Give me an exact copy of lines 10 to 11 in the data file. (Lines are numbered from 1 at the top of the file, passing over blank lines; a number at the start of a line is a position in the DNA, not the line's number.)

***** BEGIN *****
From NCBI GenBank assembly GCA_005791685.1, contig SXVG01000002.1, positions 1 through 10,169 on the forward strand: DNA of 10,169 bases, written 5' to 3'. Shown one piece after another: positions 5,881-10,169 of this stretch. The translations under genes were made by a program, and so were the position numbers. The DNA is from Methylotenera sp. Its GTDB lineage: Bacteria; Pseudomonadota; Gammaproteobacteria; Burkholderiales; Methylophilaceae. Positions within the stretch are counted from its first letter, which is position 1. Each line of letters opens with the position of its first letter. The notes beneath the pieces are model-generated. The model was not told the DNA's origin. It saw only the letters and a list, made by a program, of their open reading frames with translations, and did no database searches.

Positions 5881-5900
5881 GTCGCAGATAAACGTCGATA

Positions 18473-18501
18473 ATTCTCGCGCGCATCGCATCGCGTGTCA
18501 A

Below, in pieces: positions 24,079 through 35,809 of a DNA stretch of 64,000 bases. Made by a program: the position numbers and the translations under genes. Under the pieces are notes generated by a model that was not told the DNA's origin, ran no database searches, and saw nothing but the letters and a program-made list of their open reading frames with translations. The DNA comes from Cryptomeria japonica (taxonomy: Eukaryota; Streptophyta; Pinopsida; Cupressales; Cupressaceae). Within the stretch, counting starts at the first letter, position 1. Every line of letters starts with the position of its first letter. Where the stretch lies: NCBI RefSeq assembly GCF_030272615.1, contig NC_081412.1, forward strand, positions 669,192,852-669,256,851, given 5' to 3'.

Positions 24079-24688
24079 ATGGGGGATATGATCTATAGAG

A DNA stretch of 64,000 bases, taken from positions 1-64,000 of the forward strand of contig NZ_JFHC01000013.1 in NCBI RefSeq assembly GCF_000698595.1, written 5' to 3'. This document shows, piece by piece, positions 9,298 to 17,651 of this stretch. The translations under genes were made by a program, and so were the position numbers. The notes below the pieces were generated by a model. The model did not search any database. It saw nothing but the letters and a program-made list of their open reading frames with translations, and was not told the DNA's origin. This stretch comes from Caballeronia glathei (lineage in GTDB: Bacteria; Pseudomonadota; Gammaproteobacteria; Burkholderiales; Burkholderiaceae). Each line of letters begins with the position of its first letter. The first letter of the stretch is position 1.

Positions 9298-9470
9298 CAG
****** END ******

A DNA stretch of 64,000 bases, taken from positions 1-64,000 of the forward strand of contig NZ_JFHC01000013.1 in NCBI RefSeq assembly GCF_000698595.1, written 5' to 3'. This document shows, piece by piece, positions 9,298 to 17,651 of this stretch. The translations under genes were made by a program, and so were the position numbers. The notes below the pieces were generated by a model. The model did not search any database. It saw nothing but the letters and a program-made list of their open reading frames with translations, and was not told the DNA's origin. This stretch comes from Caballeronia glathei (lineage in GTDB: Bacteria; Pseudomonadota; Gammaproteobacteria; Burkholderiales; Burkholderiaceae). Each line of letters begins with the position of its first letter. The first letter of the stretch is position 1.

Positions 9298-9470